Faith through Art: A reflection on ‘The Nativity of the Virgin’

See art at: In preparation for the birth of Mary on Sept. 8, take the time to pray with this three-paneled image painted by an anonymous artist in 1432 for the Collegiate Church of St. Agatha in Asciano, Italy. (Photo in public domain found at

By Norman Farmer

On Sept. 8, the church celebrates the birth of the Blessed Virgin Mary. In light of this celebration, I herein examine this large, luminous and engaging three-paneled image, painted in 1432 for the Collegiate Church of St. Agatha in Asciano, Italy. The anonymous “Master of the Observance” artfully translates “The Nativity of the Virgin” (Sept. 8) from the Liturgy of the Hours and the daily Office of Readings into an unforgettable image. 
At a glance the radiance of this new day proclaimed in the Antiphons of Morning Prayer is self-evident: “Come let us celebrate the birth of the Virgin Mary; let us worship her Son, Christ the Lord.” And, “When the most holy Virgin was born, the whole world was made radiant; blessed is the branch and blessed is the stem which bore such holy fruit.” 
What we witness in this image is a serene and orderly household, bathed in light and pulsing with unhurried and purposeful activity. As St. Andrew of Crete proclaims about the birth of Mary, “justly, then, do we celebrate this mystery since it signifies for us a double grace. We are led toward the truth, and we are led away from our condition of slavery to the letter of the law.” And “midway between the two stands today’s mystery, at the frontier where types and symbols give way to reality, and the old is replaced by the new … Today, this created world is raised to the dignity of a holy place for him who made all things. The creature is newly prepared to be a divine dwelling place for the Creator.” With this in mind, let us scrutinize the details of this painting for the spiritual realities that it depicts. 
Anna (mother of Mary), visibly aged, raises up in a stately bed that is itself a work of art and reaches eagerly for the water poured by a young lady-in-waiting; her dress, carriage, and impeccable grooming characterize the quiet dignity of this household. In the doorway appears another young woman, more elegant still, carrying a bowl of broth and a roasted fowl. Both exemplify the caring, nurturing nature of the Holy Mother, and by their demeanor visibly define the role that Mary will claim when she characterizes herself as the “handmaid of the Lord.” 
For the moment, though, cradled by a nursemaid before a cheerful fire on the hearth, the infant Mary is bathed in an aura of golden light, an image inspired by the responsory in the Office of Readings: “Let us keep with devotion the birth of the blessed Virgin Mary. Her glorious life has shone upon the world.” And the infant, who is destined to be Queen of Heaven, raises her tiny right hand in the sign of blessing that anticipates the coming of her Son.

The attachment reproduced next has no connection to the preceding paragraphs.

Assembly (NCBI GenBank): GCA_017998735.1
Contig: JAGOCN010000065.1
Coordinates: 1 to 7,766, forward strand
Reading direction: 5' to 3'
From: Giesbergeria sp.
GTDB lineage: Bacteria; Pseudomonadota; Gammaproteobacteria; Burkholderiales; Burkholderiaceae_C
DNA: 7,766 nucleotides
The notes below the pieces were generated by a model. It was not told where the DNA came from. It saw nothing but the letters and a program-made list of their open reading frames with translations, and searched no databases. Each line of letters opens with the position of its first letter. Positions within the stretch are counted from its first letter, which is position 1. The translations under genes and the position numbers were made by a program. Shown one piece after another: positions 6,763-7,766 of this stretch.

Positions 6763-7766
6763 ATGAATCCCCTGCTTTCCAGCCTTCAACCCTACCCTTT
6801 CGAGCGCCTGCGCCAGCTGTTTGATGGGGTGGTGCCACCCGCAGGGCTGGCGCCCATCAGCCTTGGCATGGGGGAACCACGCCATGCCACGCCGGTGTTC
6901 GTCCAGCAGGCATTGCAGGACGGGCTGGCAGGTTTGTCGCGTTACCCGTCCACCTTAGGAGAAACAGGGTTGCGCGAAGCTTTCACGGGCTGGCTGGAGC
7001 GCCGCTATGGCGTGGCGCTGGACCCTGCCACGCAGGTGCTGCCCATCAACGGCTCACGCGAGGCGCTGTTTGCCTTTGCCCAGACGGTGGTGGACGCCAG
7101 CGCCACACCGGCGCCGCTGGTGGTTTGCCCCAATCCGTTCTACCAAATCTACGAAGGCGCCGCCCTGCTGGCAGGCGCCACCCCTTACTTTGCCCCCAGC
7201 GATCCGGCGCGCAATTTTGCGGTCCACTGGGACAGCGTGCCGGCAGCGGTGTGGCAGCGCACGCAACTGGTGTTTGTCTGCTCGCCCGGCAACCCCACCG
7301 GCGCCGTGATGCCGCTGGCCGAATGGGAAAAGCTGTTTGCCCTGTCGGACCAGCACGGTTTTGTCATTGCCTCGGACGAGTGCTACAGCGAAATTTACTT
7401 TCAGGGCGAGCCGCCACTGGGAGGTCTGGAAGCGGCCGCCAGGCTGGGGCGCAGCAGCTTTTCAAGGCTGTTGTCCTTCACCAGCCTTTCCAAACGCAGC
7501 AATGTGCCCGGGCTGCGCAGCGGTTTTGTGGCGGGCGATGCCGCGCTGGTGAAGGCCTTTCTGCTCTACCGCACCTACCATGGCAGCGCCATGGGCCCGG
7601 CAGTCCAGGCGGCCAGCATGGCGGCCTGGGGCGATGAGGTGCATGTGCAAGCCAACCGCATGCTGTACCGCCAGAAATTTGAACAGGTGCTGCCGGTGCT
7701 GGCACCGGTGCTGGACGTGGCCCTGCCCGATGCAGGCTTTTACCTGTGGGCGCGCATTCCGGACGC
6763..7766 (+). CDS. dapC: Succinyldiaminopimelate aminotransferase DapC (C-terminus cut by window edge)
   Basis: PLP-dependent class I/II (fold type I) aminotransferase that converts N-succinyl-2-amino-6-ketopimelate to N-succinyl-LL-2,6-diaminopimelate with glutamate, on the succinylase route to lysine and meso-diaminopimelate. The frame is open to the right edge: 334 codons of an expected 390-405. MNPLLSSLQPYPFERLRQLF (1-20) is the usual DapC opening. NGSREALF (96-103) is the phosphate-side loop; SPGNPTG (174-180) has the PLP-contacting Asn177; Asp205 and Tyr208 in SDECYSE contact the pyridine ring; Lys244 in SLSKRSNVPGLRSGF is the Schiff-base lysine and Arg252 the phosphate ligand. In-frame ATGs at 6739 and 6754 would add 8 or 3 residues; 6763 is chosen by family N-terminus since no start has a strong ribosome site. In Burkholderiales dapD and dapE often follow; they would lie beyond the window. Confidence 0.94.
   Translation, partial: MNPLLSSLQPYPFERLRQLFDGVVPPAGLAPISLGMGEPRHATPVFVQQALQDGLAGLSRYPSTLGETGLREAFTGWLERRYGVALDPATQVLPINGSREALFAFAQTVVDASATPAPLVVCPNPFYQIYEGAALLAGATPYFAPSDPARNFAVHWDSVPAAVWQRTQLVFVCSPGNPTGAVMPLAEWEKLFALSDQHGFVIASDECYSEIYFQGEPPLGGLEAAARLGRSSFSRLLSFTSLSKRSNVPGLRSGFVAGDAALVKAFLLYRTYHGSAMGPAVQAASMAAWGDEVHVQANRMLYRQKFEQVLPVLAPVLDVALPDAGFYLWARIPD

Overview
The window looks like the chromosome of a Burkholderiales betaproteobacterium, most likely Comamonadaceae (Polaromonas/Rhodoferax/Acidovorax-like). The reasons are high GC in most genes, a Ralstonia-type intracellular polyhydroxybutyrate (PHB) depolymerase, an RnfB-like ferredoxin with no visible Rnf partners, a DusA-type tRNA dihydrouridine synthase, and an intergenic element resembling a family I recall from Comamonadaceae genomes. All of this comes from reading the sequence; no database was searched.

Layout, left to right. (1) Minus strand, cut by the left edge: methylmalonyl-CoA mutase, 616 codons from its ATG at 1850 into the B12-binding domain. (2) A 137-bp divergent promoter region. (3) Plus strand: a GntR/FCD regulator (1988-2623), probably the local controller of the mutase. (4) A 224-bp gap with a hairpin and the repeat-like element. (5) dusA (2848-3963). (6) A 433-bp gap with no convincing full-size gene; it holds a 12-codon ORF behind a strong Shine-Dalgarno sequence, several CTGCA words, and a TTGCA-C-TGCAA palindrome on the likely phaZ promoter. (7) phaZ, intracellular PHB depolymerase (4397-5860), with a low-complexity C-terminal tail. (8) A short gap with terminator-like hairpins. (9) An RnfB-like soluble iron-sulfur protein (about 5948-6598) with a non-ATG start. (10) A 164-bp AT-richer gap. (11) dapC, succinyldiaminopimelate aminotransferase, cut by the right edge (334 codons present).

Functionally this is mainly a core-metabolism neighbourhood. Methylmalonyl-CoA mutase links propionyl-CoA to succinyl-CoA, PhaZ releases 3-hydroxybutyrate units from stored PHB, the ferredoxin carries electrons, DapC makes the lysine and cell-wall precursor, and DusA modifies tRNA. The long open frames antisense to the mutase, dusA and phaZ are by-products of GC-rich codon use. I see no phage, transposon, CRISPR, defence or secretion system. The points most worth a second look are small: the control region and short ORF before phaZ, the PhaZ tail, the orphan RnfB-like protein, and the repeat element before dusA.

In an ante-room Joachim (father of Mary) rejoices with an elder over the news of Mary’s birth, which assures his return to the temple now that the law has been satisfied. Two details behind Joachim anticipate the direction of salvation history. The stairway behind Joachim serves as a sign of the temple steps that Mary is said to have climbed unassisted at her presentation but leads only to a darkened space. The archway beyond, though, opens onto a sunlit garden very similar to the one described in the Song of Songs (4:12-16). This prophetic Old Testament passage foresees the fruitfulness of Mary: “A garden enclosed, my sister, my bride, a garden enclosed, a fountain sealed … A garden fountain, a well of living water, streams flowing from Lebanon.” 
Here in this piece, we are at the heart of the mystery that converts the Jewish house of Joachim to the house of Christ. And the painter makes this point in two more details: the stained-glass window above Anna’s bed and the barrel-vaulted, mosaicked ceilings throughout the house. These architectural features of the future are thus pointing to the blessed fruit that Mary would carry in her womb.
Mary, then, is that “remnant” that St. Paul speaks of in Romans 11:5 and that Cardinal Joseph Ratzinger (Pope Emeritus Benedict XVI) writes about in Daughter of Zion. “The holy remnant signifies that God’s word really brings forth fruit, that God is not the only actor in history, as if history were only his monologue, but that he finds a response that is truly a response. As the holy remnant Mary signifies that in herself Old and New Covenants are really one” (65). 

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